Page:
Trolling Motors for Fly-Fishing

Trolling Motors for Fly-Fishing
A frequent question I hear from friends and clients is: "Should I put a trolling motor on my fly-fishing skiff?"

My response usually goes something like: "It depends on how you intend to use that trolling motor."

And then of course there's the typical reply: "Well for the days that I am by myself and don't have somebody to pole, I can use the trolling motor to get around the flats."

My answer then of course is: "No, you probably shouldn't waste the money on it. However, there is a place in saltwater fly-fishing for trolling motors when they're used appropriately."

You see, as a rule, most of the fly-fishing we do in Texas is in water that is 6 to 18 inches deep. In my experience, it is the rare occasion that you can sneak up on the fish with a trolling motor in water less than 2 feet, especially if there is a lot of grass in the area that you choose to fish. It seems to me, it's not so much the sound of the electric motor that spooks fish, but it's the propeller striking grass or sediment such as shell or fine gravel that it sucks up off of the bottom in shallow water.

Again, as a rule, trolling motors in water less than 2 feet are not very effective. However, they have many applications for the fly angler willing to think outside of the box.

Recently I took out the Seadrifter (22' Panga Marine Marquesa) for her final voyage with me as her owner. It was an insanely beautiful winter day and I just could not sit still. So–Sonny (my pooch) and I launched the boat and picked a compass heading. The water was chilled to say the least and I knew that if I wanted to catch a fish I would have to fish in deeper water, so I kept an open mind. I decided to take advantage of the glassy conditions and over 6 feet of clarity and I headed north into the upper end of the bay to explore some deeper reefs on the edge of the ship channel.

Upon arrival at the first reef I dropped the trolling motor and pulled out my fly rod. I began in about 3 foot of water and started out slow but after several hundred yards of seeing no signs of life I decided to move out a little deeper and start moving a little faster. This did nothing for me so I started zig-zagging, covering air-clear water from about 3- to 6 feet and then it happened. I spotted a big fish lying near bottom in about 4 feet of water. I made the cast and I watched the fish swim off under the fly. Well, I at least had a starting point.

Utilizing the GPS tracking feature on my iPilot, I set a course that would take me down what I believed to be a track of water averaging about 4 feet depth. Lo and behold I started seeing occasional fish but I continued to go fishless. They would not rise to the fly and I just could not get the offering down to them. Fortunately I had a spare reel with a clear sinking line. This, combined with a fast sinking crab pattern, did the trick and I landed a 35-inch red.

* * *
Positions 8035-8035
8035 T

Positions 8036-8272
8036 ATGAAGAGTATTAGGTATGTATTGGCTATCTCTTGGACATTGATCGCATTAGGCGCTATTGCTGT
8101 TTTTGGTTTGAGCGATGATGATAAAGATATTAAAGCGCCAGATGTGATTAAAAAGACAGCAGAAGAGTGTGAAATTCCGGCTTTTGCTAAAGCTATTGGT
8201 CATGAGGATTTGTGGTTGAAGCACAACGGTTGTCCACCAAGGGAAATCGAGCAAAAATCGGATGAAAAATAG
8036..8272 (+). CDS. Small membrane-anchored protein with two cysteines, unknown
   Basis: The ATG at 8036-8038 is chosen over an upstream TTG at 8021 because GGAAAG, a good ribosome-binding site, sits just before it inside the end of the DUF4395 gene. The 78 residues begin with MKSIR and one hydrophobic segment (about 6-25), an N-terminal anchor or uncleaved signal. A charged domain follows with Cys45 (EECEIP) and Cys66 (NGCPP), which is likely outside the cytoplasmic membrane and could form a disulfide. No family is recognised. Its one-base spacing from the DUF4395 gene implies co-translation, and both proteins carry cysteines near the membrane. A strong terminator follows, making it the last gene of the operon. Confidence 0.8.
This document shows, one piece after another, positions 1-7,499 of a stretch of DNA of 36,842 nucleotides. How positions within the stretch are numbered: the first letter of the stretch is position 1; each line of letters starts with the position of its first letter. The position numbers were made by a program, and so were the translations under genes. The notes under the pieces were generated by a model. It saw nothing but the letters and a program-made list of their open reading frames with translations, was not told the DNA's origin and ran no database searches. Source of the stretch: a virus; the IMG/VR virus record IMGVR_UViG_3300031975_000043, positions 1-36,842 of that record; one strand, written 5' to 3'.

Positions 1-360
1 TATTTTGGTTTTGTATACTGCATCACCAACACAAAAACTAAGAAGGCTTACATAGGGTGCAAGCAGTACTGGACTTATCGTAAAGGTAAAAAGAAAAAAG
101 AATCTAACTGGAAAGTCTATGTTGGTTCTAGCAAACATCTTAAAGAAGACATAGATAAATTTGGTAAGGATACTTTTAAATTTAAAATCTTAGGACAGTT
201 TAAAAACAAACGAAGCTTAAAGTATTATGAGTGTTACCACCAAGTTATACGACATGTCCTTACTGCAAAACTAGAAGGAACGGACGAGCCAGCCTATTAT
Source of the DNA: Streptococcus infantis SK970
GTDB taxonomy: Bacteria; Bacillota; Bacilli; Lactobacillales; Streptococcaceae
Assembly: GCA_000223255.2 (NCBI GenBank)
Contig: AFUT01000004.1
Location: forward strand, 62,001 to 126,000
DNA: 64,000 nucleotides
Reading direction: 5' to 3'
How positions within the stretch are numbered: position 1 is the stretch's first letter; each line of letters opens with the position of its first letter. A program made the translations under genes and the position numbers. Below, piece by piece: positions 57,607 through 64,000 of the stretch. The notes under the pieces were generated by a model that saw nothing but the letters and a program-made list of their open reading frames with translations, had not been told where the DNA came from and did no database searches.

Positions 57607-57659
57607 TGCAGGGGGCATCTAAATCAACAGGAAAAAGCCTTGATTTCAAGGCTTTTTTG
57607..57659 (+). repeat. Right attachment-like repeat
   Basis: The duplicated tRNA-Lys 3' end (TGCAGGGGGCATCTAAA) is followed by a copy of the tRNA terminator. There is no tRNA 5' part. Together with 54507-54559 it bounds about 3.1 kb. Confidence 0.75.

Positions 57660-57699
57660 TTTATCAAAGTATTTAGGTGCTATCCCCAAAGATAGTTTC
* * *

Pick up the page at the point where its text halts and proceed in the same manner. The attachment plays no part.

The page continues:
Unraveling this puzzle was already enough to make the day a success but it continued to get even better. The next three fish were large black drum that bottomed out my 30-pound Boga Grip. This made the day a huge success and a great way to end the Seadrifter's career but, my point is, there are many other ways to utilize a trolling motor than in perfect conditions.

Trolling motors, especially when used in tandem with iPilot, offer fly anglers the ability to work shorelines or hold position in channels hands-free, while blind-casting for numerous species ranging from redfish to tarpon and even make fishing offshore easier. We have used them to hold position behind shrimp boats while fishing for kingfish and even over wrecks while chumming amberjack from the bottom to for very exciting sight-fishing. In fact, one of my most memorable offshore trips would have been a bust if had not been for being able to utilize the anchor feature of the iPilot to hold position a couple of hundred feet off the up-current side of a rig and chumming cobia and snapper to the surface.

In all honesty, now days, a great number of the fish we catch are done so by utilizing a trolling motor to fish in deeper creeks, bayous and river channels, especially in the summer and winter months. And, we have had some stellar days doing so. The trick is to approach the use of an electric motor as a way to cover or hold position in deeper water.

In short, the electric trolling motor is a valuable tool for the fly angler providing they choose to fish in such waters deep enough to not spook the fish.

Until next month - Be good and stuff like that.